Selamectin - used as a topical parasiticide for the control of flea, heartworm and other parasites
Phenobarbital - prescribed primarily to control epileptic seizures, used occasionally as a sedative
Primidone - used as an anti-convulsant primarily for epilepsy
note: product descriptions and frequent prescribed use info added by Judy King
Dr. Jean Dodd's Vaccination Protocol
NEW PRINCIPLES OF IMMUNOLOGY
Dogs and cats immune systems mature fully at 6 months. If a modified live virus vaccine is given after 6 months of age, it produces immunity, which is good for the life of the pet (i.e.: canine
distemper, parvo, feline distemper). If another MLV vaccine is given a year later, the
antibodies from the first vaccine neutralize the antigens of the second vaccine and there is little or no effect. The titer is not "boosted" nor are more memory cells induced. Not only are annual
boosters for parvo and distemper unnecessary, they subject the pet to potential risks of
allergic reactions and immune-mediated haemolytic anemia. There is no scientific documentation to back up label claims for annual administration of MLV vaccines.
Puppies receive antibodies through their mothers milk. This natural protection can last 8 - 14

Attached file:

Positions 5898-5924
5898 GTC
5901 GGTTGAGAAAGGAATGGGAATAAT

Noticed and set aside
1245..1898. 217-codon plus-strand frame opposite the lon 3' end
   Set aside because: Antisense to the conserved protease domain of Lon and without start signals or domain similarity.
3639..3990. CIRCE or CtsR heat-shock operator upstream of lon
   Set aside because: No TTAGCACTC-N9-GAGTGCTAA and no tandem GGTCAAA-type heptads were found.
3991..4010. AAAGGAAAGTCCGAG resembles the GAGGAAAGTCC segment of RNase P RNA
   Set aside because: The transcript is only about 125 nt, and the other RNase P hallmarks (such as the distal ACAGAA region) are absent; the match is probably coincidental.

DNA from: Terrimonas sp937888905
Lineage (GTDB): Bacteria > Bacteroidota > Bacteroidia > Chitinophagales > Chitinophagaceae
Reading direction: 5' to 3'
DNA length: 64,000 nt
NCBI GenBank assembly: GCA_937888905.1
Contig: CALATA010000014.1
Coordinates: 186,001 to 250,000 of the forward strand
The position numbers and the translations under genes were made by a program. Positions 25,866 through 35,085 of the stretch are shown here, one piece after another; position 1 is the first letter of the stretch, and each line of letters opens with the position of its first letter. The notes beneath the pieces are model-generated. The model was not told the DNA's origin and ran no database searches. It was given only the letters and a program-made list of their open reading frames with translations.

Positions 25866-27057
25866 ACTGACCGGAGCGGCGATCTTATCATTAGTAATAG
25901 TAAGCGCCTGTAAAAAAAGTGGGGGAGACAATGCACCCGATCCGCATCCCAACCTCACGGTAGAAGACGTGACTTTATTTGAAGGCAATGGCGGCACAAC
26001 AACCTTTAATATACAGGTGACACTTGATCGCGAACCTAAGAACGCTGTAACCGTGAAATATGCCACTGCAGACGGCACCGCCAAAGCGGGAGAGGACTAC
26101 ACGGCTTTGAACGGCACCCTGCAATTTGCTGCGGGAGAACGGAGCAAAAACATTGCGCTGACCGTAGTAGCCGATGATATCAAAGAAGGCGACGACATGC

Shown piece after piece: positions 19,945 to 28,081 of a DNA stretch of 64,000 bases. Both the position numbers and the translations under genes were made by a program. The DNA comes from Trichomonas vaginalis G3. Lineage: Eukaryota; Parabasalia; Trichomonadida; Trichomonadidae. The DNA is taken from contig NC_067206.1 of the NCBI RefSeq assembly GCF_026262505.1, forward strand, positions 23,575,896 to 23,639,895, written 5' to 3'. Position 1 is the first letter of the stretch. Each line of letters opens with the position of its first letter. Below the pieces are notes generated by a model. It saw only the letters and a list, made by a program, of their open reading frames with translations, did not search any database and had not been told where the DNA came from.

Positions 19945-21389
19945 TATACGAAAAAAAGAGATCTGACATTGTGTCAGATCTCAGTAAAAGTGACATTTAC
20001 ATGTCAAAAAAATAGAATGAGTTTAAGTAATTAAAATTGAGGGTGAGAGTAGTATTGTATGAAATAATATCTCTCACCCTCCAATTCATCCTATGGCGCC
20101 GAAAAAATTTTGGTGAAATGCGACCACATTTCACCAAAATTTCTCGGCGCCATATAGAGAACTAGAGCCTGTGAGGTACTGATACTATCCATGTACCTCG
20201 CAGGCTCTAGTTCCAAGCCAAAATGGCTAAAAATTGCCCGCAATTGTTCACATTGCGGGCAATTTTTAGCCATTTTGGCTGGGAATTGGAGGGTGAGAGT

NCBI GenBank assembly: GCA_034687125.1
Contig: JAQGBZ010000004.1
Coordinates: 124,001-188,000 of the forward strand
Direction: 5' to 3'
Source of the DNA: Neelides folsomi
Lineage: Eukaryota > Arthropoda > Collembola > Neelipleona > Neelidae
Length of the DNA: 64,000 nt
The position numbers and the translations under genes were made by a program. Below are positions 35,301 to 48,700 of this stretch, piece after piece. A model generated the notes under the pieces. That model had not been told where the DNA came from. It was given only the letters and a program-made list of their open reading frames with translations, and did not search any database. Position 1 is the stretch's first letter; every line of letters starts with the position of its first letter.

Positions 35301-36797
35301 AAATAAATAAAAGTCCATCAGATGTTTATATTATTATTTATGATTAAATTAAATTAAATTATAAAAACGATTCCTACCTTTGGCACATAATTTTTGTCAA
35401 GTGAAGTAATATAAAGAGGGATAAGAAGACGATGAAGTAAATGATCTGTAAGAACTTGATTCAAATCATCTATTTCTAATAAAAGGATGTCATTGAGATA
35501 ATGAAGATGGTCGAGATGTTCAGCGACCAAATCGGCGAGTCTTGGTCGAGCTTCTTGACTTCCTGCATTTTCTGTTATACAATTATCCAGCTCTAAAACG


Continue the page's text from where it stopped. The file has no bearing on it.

weeks. Puppies & kittens should NOT be vaccinated at LESS than 8 weeks.
Maternal immunity will neutralize the vaccine and little protection (0-38%) will be produced. Vaccination at 6 weeks will, however, DELAY the timing of the first highly effective vaccine. Vaccinations given 2 weeks apart SUPPRESS rather than stimulate the immune system.
A series of vaccinations is given starting at 8 weeks and given 3-4 weeks apart up to 16 weeks of age.
Another vaccination given sometime after 6 months of age (usually at l year 4 mo) will provide LIFETIME IMMUNITY.
Stained Elbow Remedy
Find a local beauty supply house that sells to the public.
1) Container of B&W Dedusted Powdered Bleach
2) 30 Volume Creme Peroxide Developer
3) Glass bowl and plastic spatula
Be sure to do this in a well ventilated area as sometimes it can get a bit fumey.
Now mix some bleach and developer to the consistency of a gooey paste and apply to the stained areas,on DRY coat only. I suggest putting the dog on a grooming table so they don't try to lick the bleach. Leave the bleach on for 20 to 30 minutes, depending on how bad the stain is. Then wash it out and apply a light conditioner to the coat and groom as usual. If the stain is really bad and needs a second application, be sure to dry the coat thoroughly first, then reapply. I also suggest wearing plastic gloves as the bleach can sting your skin. I have never had a bad reaction in any dog I used this on and there have been many.
Becky Bullard/Countryside Akitas
How to grade your dog's food: Start with a grade of 100:
1) For every listing of "by-product", subtract 10 points
2) For every non-specific animal source ("meat" or "poultry", meat,
fat) reference, subtract 10 points
3) If the food contains BHA, BHT, or ethoxyquin, subtract 10 points
4) For every grain "mill run" or non-specific grain source, subtract
5) If the same grain ingredient is used 2 or more times in the first
ingredients (I.e. "ground brown rice", "brewers rice", "rice flour"